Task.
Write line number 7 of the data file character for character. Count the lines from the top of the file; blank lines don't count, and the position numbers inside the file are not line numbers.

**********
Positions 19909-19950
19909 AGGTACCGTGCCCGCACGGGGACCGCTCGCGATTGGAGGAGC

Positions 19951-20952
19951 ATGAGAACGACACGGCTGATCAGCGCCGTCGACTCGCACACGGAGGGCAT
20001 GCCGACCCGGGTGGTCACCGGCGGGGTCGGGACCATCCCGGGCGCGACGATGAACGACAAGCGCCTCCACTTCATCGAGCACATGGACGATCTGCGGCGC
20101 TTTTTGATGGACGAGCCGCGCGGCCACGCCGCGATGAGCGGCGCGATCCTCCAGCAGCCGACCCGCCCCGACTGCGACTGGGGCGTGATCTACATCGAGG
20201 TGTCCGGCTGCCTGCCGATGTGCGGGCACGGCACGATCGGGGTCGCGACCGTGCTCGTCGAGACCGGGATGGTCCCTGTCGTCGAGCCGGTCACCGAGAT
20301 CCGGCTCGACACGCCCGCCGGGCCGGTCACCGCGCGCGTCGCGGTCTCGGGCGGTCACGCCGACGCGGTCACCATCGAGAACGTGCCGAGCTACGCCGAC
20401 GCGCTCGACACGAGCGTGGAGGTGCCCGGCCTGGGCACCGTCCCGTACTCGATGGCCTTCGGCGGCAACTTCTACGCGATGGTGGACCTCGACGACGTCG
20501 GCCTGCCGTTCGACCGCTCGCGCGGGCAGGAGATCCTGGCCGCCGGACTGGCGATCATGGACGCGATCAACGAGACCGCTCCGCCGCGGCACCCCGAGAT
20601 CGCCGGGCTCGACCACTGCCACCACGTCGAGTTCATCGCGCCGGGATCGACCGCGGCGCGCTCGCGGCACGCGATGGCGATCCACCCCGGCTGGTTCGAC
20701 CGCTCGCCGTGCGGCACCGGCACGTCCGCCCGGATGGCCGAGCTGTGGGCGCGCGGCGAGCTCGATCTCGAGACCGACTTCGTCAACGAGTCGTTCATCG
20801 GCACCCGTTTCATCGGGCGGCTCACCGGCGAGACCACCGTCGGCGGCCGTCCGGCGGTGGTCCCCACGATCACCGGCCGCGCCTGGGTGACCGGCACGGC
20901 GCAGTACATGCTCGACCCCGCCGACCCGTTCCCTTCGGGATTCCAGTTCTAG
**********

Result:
20201 TGTCCGGCTGCCTGCCGATGTGCGGGCACGGCACGATCGGGGTCGCGACCGTGCTCGTCGAGACCGGGATGGTCCCTGTCGTCGAGCCGGTCACCGAGAT